“Nature, who has played so many queer tricks upon us, making us so unequally of clay and diamonds, of rainbow and granite, and stuffed them into a case, often of the most incongruous, for the poet has a butcher’s face and the butcher a poet’s; nature, who delights in muddle and mystery, so that even now (the first of November, 1927) we know not why we go upstairs, or why we come down again, our most daily movements are like the passage of a ship on an unknown sea, and the sailors at the mast-head ask, pointing their glasses to the horizon: Is there land or is there none? to which, if we are prophets, we make answer “Yes”; if we are truthful we say “No”; nature, who has so much to answer for besides the perhaps unwieldy length of this sentence, has further complicated her task and added to our confusion by providing not only a perfect ragbag of odds and ends within us—a piece of a policeman’s trousers lying cheek by jowl with Queen Alexandra’s wedding veil—but has contrived that the whole assortment shall be lightly stitched together by a single thread. Memory is the seamstress, and a capricious one at that. Memory runs her needle in and out, up and down, hither and thither. We know not what comes next, or what follows after. Thus, the most ordinary movement in the world, such as sitting down at a table and pulling the inkstand towards one, may agitate a thousand odd, disconnected fragments, now bright, now dim, hanging and bobbing and dipping and flaunting, like the underlinen of a family of fourteen on a line in a gale of wind. Instead of being a single, downright, bluff piece of work of which no man need feel ashamed, our commonest deeds are set about with a fluttering and flickering of wings, a rising and falling of lights.”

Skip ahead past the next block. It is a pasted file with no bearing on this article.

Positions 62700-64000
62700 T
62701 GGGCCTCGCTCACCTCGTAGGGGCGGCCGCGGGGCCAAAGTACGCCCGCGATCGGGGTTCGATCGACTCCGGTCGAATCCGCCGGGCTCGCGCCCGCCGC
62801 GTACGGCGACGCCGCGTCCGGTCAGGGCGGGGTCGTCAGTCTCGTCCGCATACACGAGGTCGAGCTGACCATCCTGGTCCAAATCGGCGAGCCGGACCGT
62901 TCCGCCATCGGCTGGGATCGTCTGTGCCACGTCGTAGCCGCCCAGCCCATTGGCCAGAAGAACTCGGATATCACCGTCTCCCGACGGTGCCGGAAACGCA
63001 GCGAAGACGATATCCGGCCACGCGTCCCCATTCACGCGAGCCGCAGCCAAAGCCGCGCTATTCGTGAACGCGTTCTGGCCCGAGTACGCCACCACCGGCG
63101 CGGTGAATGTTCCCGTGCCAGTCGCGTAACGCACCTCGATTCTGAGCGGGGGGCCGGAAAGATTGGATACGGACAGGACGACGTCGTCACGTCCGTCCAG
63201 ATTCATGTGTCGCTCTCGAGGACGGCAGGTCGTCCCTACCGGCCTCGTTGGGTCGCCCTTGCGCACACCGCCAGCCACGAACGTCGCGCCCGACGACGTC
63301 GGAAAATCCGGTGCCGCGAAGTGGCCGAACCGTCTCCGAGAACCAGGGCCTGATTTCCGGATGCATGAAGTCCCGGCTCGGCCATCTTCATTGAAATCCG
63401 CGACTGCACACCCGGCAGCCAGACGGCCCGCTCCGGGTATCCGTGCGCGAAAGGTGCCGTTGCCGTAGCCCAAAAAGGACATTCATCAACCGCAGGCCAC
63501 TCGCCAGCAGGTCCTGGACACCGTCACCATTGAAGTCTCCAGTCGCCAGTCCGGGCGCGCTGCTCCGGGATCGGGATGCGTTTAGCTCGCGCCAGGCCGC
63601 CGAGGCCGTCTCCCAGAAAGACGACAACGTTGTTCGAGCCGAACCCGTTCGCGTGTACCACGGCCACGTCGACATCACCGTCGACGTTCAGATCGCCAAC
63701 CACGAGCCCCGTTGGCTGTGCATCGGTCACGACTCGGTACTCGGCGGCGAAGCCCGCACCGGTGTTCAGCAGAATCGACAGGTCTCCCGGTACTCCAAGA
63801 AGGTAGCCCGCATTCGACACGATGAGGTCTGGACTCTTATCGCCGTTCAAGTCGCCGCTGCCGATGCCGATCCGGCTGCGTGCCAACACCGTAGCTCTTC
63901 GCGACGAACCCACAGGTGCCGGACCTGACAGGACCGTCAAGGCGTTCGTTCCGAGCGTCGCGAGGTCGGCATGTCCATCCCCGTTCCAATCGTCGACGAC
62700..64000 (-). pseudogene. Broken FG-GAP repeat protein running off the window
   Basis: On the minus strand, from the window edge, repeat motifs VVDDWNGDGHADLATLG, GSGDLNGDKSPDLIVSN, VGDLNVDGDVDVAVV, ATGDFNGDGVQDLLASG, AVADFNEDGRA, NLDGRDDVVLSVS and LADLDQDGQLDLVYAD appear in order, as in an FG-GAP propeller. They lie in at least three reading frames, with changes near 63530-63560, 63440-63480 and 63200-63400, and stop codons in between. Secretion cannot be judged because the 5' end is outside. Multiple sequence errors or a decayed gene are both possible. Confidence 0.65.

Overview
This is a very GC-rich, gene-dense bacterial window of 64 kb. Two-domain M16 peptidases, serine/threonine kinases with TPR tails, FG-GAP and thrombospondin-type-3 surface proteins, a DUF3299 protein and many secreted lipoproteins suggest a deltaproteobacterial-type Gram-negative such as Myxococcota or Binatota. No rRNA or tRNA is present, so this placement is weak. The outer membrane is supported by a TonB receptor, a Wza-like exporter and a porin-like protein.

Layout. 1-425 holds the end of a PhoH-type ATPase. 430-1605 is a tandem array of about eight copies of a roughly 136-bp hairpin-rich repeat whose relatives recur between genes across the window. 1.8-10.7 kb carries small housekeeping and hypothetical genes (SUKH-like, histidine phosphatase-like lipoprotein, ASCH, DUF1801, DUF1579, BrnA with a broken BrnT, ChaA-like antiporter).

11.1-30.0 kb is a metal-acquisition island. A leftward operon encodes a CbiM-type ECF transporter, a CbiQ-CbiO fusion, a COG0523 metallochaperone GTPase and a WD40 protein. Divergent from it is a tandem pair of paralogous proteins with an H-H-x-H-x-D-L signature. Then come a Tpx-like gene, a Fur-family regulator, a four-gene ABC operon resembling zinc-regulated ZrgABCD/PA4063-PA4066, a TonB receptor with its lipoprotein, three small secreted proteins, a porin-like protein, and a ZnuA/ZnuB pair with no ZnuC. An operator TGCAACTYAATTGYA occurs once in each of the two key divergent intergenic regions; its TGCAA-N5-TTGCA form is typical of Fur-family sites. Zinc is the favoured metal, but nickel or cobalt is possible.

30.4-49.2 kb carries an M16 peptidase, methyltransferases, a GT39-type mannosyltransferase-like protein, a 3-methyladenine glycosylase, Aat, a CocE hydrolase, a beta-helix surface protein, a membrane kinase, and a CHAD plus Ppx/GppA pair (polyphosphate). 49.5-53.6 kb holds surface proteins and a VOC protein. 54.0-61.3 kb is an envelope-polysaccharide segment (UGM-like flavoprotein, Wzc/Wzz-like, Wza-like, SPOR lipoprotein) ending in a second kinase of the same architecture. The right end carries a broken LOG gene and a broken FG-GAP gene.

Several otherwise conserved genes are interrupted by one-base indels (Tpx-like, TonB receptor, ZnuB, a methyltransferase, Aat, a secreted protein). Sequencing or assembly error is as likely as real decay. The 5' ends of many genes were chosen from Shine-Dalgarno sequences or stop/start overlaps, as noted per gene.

Specifically, the memory of a writer and passionate reader, which makes a lot of things fall away and make sense. Once we figure out what you are thinking, it all makes a little more sense. But, the brilliant thing about you, is that it doesn’t really have to make sense. If your readers like words strung together, Virginia, in varying sizes and shapes and in sometimes just to see how they string, Orlando is joyous: “For once the disease of reading has laid upon the system it weakens so that it falls an easy prey to that other scourge which dwells in the ink pot and festers in the quill. The wretch takes to writing. ”
And we know, or should, better to expect anything conventional from you. You play with plot a little here, Virginia, and that’s dear of you, but you needn’t have. Instead the best part is watching your mind dig through layers, and string together thoughts and words, walking down a curving path humming a tune and observing the air currents move. You write in that many ways at once. While I do not think it is your best work, its a worthy, delicious read for Woolfians and wordsmiths. An antidote to excessive realism.
As always, I adore you. I promise to review something I don’t like soon and think of you. Pleae enjoy the persian cat I have sent along.
All my love. –C